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Rationalize the configuration #368

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jaimeperez opened this Issue Apr 20, 2016 · 6 comments

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jaimeperez commented Apr 20, 2016

The current configuration we have is a mess. We are not taking advantage at all of the fact that we are using PHP files, having the configuration as a simple set of keys and values, instead of grouping options that belong together, for example. Besides, the option names have nothing to do with each other, using different formats and notations.

We should put some order in the configuration, grouping things that should go together, and unifying the naming conventions as much as possible.

Additionally, if we change the configuration we should provide an automatic script that could consume an existing configuration with the old options and generate an updated configuration file.

@jaimeperez jaimeperez added this to the v2.0 milestone Apr 20, 2016

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sgomez commented Jul 20, 2016

What about the possibility of use YAML config files instead PHP arrays?

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jaimeperez commented Jul 20, 2016

¡Hola Sergio!

While I'm not against using YAML, I don't think it's a good idea to move away from PHP. In the end, PHP will probably be easier for someone using SimpleSAMLphp, while YAML could be somehow unknown in general. Besides, the flexibility that we have with PHP configuration files we wouldn't have with YAML.

See for instance the feature request in #420. Today, it's very simple to solve an issue like that with some trivial code in the configuration. If we move to YAML, we would need to add even more configuration options than we already have, and I'm already starting to joke about the software calling it NotSoSimpleSAMLphp...

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pmeulen commented Jul 20, 2016

+1 for continuing to allow the SSP config to be in PHP. I've seen many SSP installations that use the fact that config can be more than static values. If you would like to use YAML for (part of your SSP) configuration. You could actually write this in PHP the configuration file :)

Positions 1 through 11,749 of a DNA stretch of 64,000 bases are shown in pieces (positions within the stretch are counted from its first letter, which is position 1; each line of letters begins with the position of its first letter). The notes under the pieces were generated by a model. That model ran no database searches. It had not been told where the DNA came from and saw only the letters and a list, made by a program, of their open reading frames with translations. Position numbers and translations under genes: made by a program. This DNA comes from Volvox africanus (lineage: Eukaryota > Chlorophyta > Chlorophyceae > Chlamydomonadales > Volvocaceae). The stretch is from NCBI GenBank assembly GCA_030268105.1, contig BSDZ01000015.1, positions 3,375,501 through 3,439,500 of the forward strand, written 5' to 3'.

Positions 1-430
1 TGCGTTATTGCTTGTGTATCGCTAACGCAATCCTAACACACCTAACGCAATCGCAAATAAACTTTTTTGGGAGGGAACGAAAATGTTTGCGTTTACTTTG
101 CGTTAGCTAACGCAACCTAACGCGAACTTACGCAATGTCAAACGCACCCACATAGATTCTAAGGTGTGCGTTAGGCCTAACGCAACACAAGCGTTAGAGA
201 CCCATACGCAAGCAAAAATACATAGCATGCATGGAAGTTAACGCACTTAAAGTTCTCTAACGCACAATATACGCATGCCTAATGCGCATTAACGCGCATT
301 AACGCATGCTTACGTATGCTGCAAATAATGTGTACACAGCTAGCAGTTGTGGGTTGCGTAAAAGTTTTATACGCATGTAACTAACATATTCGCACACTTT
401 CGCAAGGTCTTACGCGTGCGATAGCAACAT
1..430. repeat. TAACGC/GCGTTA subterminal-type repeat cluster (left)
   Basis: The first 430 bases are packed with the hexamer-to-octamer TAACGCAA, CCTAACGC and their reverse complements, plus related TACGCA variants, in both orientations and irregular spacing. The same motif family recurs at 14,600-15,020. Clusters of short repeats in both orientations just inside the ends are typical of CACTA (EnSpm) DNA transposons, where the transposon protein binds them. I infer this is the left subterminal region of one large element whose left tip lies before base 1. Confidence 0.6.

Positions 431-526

Simply format shifting the configuration format to YAML, JSON, XML or whatever does not automagically improve matters. I doubt syntax is the issue as config though PHP arrays common enough. IMO reducing the mental effort required to figure out what goes where, and what the available options are is key, and the real challenge.

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jaimeperez commented Jul 21, 2016

Thanks for the feedback Pieter!

It could indeed be a good idea to prepare brief tutorials on how to use configuration files in JSON or YAML and add them to the wiki, for example.

In any case, I absolutely agree. Take Feide for example. We depend absolutely on the fact that we can change the configuration programmatically. From loading different configuration files depending on whether a server is testing or production, to going through the list of backends configured and generate a list of scopes for the metadata out of it.

What I would really, really appreciate is a discussion and feedback on how to make the configuration more intuitive and rational. I'll start sharing my ideas around this:

  • We should agree on a naming standard and stick to it. I don't mind to useCapitalizedWords or to separate_them_with_underscores. We can even continue separating.words.with.dots, but whatever we decide, we should always use that and avoid mixing formats.
  • Some options should be unified as they have the same meaning, but one or the other should be used depending on other options. The best example of this is the session.phpsession.* set of options. It doesn't make sense to have some configuration options to configure sessions if you are using memcache or SQL backends, and another different set if you are using PHP sessions.
  • Some options should also be renamed. We have terrible examples of configuration options with names expressing concepts completely different to what they are actually used for. baseurlpath is a good example, as nowadays we always tend to put a full URL there, and even recommend it. debug is another good example, as it doesn't really switch debugging on, it just dumps SAML messages to the logs.